FULL LIST OF ENTERPRISE DEVELOPMENT

Enterprise development programs help entrepreneurs to start and run profitable businesses through training, technical assistance, and inclusive market development activities. While the dynamism and innovation that entrepreneurs bring to an economy are one reason to implement activities in this area, the inability of the formal sector to produce enough jobs for the growing youth population makes self-employment an important option for youth as well.

Where We Are Now?

Similar to the general enterprise and market development field, youth enterprise development has moved from a focus solely on the enterprise itself to a more holistic approach. While providing training or technical assistance to an entrepreneur is still important, practitioners are complementing these types of assistance with activities to strengthen an enterprise’s overall ecosystem. For example, projects now include initiatives to strengthen entrepreneurs’ networks, so that they can gain business or mentoring assistance as necessary, or focus on strengthening the overall value chain specific to youth enterprises.

Trends and Best Practices:

  • Not all entrepreneurs are created equal. Many youth start businesses out of necessity and are unlikely to grow their business beyond the micro-stage. A smaller subset are more entrepreneurial minded and given the right set of circumstances, have a greater chance to develop a successful small enterprise. Practitioners and donors are distinguishing between these types of individuals and providing different types of support to each.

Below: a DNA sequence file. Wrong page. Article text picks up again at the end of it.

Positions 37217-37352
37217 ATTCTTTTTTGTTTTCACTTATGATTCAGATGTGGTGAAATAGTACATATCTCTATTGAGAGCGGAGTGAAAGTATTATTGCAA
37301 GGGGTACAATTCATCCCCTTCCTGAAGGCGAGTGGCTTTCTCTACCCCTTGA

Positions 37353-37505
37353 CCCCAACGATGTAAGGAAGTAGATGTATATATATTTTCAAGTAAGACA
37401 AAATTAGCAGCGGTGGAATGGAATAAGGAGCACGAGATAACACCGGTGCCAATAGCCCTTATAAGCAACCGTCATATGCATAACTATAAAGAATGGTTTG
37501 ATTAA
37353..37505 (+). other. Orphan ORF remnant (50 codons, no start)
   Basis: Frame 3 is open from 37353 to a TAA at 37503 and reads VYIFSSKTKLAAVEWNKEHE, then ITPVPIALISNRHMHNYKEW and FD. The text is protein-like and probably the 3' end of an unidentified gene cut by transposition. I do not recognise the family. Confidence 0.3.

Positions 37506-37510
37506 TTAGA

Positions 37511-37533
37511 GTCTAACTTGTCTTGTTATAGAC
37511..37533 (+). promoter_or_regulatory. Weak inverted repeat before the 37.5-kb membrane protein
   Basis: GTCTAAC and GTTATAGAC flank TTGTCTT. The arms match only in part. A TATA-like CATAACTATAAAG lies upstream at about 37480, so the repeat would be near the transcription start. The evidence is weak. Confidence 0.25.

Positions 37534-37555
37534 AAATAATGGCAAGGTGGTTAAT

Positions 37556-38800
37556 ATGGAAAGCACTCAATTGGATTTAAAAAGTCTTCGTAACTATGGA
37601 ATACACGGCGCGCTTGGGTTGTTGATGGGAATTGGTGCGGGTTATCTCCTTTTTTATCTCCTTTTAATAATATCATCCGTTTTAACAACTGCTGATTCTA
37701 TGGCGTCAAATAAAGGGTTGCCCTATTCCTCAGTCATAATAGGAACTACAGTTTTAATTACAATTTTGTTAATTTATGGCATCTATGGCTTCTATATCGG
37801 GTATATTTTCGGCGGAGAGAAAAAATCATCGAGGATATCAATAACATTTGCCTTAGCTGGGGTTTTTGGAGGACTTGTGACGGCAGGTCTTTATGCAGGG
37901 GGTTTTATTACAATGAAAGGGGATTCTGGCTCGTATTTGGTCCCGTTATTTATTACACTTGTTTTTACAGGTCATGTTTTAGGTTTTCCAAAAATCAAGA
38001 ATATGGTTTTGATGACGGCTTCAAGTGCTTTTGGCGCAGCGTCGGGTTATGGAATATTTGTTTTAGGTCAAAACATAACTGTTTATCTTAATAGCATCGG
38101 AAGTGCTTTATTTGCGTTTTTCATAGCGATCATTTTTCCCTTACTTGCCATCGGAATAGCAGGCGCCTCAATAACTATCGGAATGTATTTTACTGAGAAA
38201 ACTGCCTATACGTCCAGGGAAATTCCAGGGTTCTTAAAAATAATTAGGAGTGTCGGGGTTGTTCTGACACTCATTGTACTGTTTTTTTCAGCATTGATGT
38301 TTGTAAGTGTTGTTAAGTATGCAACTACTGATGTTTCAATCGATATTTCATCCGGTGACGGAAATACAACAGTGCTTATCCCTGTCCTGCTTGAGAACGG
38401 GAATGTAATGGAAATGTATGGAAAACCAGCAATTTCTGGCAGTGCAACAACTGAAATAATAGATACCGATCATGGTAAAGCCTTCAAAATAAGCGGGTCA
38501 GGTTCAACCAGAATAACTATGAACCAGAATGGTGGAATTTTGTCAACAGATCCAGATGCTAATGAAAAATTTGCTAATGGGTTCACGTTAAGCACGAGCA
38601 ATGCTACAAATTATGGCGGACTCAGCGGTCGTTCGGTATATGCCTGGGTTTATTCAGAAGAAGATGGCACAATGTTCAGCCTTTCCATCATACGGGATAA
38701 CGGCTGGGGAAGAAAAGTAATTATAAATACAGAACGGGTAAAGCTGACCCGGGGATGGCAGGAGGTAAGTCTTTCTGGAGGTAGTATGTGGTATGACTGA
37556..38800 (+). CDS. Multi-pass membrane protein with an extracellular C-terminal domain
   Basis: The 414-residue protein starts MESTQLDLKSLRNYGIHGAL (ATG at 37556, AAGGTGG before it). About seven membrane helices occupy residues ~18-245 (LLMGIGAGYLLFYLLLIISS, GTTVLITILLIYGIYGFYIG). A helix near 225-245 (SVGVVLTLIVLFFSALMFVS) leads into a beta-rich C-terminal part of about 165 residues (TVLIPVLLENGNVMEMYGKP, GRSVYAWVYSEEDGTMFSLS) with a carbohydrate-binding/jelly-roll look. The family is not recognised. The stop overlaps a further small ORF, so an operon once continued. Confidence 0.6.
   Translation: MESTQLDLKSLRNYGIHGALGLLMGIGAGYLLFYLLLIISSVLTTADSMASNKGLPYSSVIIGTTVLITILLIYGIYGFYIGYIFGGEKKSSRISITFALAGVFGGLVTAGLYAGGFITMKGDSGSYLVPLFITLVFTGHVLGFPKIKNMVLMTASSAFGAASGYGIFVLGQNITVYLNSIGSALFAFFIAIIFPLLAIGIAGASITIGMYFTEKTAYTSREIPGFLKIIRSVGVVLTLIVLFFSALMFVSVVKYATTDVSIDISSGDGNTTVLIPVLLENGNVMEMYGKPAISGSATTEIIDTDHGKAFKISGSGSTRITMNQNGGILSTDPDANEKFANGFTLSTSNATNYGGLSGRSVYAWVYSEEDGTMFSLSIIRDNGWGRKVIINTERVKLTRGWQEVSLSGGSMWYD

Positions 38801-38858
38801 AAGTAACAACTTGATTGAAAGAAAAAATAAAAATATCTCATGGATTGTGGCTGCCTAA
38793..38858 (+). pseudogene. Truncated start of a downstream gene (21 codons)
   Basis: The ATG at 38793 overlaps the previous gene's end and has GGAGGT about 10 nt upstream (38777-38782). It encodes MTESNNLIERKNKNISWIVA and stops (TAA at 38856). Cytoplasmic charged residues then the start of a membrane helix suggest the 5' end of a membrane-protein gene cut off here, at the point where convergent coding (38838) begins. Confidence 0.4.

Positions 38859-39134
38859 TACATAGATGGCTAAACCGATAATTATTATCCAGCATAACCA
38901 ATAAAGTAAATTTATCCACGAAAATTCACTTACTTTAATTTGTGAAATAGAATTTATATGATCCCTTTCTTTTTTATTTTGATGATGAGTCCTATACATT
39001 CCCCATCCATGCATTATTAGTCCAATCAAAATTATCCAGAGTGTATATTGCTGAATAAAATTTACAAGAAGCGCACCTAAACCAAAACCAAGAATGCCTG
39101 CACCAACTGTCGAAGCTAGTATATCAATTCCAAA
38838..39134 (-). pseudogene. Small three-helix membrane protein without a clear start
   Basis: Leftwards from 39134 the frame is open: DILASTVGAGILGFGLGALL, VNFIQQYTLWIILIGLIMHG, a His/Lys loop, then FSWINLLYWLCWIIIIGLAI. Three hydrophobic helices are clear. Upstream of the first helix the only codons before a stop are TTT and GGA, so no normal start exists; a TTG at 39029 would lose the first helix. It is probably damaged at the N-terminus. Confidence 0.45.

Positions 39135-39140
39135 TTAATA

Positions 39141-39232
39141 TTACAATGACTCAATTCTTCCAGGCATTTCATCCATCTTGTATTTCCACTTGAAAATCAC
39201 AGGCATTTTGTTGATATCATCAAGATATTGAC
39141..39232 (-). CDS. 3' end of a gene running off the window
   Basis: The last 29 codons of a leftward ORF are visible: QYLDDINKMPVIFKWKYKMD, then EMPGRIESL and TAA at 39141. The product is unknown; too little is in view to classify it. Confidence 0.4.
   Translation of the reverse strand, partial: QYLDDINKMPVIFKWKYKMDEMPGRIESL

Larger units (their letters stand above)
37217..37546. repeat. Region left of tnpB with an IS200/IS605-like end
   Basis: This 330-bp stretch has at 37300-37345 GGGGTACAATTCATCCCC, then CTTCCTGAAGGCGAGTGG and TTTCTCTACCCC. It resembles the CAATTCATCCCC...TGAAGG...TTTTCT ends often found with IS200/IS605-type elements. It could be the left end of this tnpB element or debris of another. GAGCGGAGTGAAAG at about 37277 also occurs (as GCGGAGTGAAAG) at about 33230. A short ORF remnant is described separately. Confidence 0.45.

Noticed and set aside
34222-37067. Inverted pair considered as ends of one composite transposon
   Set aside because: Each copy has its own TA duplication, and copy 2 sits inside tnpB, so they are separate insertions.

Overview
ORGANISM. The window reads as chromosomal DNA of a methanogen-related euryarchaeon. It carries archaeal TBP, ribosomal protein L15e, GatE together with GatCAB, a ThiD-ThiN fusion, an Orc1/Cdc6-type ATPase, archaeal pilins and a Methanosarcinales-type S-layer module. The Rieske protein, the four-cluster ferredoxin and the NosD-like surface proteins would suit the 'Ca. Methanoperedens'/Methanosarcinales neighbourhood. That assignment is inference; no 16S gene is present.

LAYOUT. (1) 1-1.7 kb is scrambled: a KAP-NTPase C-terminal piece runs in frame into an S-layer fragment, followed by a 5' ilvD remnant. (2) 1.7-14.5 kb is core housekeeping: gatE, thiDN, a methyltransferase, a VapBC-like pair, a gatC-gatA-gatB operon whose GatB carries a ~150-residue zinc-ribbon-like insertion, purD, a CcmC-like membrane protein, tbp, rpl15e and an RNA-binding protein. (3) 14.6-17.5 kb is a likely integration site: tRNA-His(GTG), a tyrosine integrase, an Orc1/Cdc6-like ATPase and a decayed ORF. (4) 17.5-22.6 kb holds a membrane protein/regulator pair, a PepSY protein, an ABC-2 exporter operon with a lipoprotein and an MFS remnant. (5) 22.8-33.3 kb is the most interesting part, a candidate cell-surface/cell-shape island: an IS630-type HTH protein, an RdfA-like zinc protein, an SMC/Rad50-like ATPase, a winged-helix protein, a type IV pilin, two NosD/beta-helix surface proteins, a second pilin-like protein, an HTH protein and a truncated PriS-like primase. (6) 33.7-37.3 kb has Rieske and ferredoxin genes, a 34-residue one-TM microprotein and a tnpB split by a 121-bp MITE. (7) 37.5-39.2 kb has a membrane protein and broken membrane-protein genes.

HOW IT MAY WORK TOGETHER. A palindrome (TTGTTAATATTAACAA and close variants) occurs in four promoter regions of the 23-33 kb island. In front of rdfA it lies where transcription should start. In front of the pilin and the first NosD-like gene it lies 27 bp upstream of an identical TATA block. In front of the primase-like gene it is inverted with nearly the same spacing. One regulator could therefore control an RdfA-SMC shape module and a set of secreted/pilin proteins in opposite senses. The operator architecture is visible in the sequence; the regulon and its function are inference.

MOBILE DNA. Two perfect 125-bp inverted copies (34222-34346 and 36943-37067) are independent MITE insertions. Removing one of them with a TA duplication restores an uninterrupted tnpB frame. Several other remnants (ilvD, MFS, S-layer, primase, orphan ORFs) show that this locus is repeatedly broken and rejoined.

• Successful young entrepreneurs capitalize on their passion and market opportunities. Successful programs recognize this and help develop opportunities in areas that are naturally interesting to youth, or work to educate youth that more traditional activities, such as agriculture, can be both inspiring and remunerative.
  • Successful capacity building initiatives help entrepreneurs obtain the information they need and have the skills to manipulate it for business success.
  • Entrepreneurs require the skills to both run a profitable business and a financially stable household.
  • USAID and other donors have begun incorporating youth inclusion activities to value chain projects in a more robust way. By integrating a “youth lens” in value chain assessments, implementers are able to identify constraints and opportunities specific to youth and beyond those that apply to value chain actors more broadly.